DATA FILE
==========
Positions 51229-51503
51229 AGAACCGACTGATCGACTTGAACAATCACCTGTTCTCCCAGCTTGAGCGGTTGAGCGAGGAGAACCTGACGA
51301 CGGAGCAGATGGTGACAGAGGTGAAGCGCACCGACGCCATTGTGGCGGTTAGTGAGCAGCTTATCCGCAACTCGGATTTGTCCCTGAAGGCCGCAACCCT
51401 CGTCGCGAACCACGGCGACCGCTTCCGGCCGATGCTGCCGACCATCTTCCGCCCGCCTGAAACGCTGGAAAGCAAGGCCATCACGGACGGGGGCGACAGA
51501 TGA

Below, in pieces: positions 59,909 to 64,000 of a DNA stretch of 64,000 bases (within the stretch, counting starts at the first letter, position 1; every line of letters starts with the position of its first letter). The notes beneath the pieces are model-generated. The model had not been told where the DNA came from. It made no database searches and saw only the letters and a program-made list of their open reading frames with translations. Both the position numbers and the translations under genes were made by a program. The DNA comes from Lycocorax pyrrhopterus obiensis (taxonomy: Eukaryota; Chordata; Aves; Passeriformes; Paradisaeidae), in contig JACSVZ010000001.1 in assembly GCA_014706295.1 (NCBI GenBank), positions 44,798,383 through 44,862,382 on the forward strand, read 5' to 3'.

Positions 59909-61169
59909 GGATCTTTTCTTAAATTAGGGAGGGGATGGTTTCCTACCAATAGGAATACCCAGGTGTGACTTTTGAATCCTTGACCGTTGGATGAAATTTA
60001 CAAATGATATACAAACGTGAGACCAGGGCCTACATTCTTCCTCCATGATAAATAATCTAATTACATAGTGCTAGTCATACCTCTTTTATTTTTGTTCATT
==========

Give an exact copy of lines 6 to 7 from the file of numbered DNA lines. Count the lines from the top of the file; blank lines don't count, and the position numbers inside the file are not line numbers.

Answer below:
Below, in pieces: positions 59,909 to 64,000 of a DNA stretch of 64,000 bases (within the stretch, counting starts at the first letter, position 1; every line of letters starts with the position of its first letter). The notes beneath the pieces are model-generated. The model had not been told where the DNA came from. It made no database searches and saw only the letters and a program-made list of their open reading frames with translations. Both the position numbers and the translations under genes were made by a program. The DNA comes from Lycocorax pyrrhopterus obiensis (taxonomy: Eukaryota; Chordata; Aves; Passeriformes; Paradisaeidae), in contig JACSVZ010000001.1 in assembly GCA_014706295.1 (NCBI GenBank), positions 44,798,383 through 44,862,382 on the forward strand, read 5' to 3'.

Positions 59909-61169